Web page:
TABLE 3.1 Biological Particles That May Be Present in Indoor Air and Their Sizes

Source Organism

Particle

Size Range (μm)

Common Examples

Unique Characteristics

Virus

One or more virions in droplet nucleus

<0.1-3

Influenza

Particle may be much larger than organism; RNA or DNA, not both

Mycoplasma

One or more organisms in droplet nucleus

1-5

M. pneumoniae

No cell wall

Chlamydia

One or more organisms in droplet nucleus

1-5

Chlamydia psittasi

 

Rickettsia

One or more organisms in droplet nucleus

1-5

Coxiella burnetii

Obligate intracellular pathogen

Bacteria

One or more bacteria in droplet nucleus or on a raft

1-5

Micrococcus luteus

Variable in size, shape, cell wall composition

 

Single or grouped dry spores

0.5-5 3

Bacillus cereus Thermoactinomyces

Highly resistant endospores

 

Cell wall fragments

<0.1

 

 

Algae

One or more cells

5-10

Chlorococcus

Chlorophyll, cellulose

Nonvascular plants

One or more spores

15-30

Mosses

Chlorophyll, cellulose

Vascular plants

Spore

15-30

Lycopodium ferns

 

 

Pollen

10-50

Trees, grasses, weeds

Sporopollenin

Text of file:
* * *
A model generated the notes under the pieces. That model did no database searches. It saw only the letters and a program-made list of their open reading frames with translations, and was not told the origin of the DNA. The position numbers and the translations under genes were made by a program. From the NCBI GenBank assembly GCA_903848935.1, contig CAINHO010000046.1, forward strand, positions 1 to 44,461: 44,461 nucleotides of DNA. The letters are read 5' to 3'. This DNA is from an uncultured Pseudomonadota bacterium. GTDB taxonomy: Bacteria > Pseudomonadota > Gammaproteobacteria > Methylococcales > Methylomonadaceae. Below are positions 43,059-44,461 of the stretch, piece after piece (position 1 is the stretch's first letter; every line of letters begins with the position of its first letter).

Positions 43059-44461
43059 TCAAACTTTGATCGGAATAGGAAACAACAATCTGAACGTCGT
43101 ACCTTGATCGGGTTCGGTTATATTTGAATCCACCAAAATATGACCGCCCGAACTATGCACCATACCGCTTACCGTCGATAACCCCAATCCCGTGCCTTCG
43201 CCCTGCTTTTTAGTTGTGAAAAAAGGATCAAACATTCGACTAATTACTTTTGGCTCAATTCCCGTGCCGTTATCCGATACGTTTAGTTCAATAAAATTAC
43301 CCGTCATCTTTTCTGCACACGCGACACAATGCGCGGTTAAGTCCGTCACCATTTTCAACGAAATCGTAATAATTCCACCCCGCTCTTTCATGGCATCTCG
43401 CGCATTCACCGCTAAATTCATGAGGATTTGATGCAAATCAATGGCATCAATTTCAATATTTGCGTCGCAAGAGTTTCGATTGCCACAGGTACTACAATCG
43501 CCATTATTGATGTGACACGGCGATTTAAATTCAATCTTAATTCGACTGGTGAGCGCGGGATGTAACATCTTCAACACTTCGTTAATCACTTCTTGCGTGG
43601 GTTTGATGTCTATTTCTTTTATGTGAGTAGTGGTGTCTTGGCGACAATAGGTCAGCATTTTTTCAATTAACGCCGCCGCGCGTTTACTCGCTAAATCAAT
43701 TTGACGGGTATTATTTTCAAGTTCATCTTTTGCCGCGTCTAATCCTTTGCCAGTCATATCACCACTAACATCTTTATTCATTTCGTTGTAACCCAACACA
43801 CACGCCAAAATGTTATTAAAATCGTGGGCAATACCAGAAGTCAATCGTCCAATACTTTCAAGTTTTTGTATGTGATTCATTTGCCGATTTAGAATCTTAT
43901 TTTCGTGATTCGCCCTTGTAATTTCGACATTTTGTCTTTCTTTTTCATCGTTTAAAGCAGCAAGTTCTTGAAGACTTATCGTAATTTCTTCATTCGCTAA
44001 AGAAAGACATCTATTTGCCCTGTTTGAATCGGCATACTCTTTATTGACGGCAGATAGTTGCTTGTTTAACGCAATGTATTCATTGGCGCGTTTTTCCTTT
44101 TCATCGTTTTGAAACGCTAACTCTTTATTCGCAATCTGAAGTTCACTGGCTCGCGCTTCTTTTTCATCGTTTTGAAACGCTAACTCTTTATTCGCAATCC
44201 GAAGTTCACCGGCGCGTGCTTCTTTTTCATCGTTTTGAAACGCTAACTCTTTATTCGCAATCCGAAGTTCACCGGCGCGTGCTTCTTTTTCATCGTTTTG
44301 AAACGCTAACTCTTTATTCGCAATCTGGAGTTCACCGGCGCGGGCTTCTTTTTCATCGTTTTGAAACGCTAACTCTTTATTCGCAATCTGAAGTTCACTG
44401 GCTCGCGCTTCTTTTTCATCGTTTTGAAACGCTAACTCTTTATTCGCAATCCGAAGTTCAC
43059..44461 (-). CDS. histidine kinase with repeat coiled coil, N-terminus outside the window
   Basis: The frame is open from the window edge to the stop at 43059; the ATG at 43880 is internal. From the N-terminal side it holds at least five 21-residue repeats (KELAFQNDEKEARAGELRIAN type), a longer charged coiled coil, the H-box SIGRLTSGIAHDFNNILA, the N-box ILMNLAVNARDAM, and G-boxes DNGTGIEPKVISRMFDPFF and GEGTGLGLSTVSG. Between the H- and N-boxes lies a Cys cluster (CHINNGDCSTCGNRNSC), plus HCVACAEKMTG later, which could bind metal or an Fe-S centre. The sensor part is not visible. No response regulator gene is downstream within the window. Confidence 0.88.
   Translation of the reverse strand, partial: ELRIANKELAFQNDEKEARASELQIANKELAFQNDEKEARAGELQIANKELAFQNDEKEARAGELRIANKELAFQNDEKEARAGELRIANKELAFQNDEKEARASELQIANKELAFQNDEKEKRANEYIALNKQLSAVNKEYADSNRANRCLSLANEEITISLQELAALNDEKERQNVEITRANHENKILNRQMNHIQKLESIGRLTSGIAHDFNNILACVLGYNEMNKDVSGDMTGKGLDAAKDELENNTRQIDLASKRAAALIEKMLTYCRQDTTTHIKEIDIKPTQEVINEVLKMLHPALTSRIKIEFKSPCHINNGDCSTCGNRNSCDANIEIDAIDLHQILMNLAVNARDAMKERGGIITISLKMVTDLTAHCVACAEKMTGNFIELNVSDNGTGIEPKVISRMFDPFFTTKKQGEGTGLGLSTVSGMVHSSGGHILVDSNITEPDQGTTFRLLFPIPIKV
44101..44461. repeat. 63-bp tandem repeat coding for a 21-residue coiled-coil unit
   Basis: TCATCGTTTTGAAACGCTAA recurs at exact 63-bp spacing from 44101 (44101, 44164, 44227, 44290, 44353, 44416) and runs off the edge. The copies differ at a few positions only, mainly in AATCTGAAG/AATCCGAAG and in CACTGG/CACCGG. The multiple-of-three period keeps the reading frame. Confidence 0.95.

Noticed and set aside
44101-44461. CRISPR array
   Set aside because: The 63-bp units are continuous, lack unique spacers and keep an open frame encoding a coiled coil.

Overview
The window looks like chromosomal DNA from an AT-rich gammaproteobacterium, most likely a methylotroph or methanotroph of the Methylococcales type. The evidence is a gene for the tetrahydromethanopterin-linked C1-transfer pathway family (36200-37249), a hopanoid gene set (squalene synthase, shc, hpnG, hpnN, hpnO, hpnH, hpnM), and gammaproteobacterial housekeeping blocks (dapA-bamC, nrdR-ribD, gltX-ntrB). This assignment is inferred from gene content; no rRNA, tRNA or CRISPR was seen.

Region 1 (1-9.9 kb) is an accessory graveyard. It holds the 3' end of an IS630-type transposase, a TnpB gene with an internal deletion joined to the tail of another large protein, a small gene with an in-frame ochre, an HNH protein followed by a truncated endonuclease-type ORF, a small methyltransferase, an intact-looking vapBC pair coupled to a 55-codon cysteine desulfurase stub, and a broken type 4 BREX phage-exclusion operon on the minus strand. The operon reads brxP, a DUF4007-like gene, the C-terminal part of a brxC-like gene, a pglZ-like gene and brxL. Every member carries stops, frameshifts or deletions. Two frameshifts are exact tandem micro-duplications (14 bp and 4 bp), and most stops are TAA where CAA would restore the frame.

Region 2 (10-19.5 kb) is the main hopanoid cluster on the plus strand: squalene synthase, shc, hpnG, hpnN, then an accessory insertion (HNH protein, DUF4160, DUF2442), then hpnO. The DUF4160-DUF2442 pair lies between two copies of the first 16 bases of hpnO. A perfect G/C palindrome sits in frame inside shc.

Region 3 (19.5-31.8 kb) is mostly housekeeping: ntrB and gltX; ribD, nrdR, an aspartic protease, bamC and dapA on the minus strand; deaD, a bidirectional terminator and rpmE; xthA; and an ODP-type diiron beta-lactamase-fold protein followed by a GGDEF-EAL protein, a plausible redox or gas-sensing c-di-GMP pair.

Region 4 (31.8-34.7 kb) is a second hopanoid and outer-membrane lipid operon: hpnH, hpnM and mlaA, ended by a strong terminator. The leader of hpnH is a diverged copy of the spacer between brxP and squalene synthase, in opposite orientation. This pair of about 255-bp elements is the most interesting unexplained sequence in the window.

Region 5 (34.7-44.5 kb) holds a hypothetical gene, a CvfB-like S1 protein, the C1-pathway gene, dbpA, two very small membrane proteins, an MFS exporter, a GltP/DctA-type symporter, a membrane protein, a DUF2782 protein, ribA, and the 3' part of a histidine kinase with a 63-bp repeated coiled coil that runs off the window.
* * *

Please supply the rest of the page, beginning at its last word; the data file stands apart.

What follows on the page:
Pollen allergens

?

 

 

 

Hairs

10-100

 

Cellulose

 

Fragments

?

Soy beans

Cellulose

Arthropods

Fragments

?

Cockroach, dust mite

Chitin

 

Fecal material

20-30

 

 

Animals

Fragments

?

Cats, dogs, mice

Keratin

 

Skin scales

10-50

 

 

Fungi

One or more spores

1.5-100

Mushrooms, aspergillus

Chitin

 

One or more hyphae

1.5-100

 

Ergosterol

 

Fragments

?

 

1-3 β-d-glucan

Particle sizes range from less than 0.1 micrometers to more than 100 micrometers and can vary with relative humidity. Spores are generally smaller in air than when mounted in liquid media for microscopy. In addition to particles directly derived from living organisms, other particles in air may also share properties with the bioaerosols. Some examples include latex particles and combustion products derived



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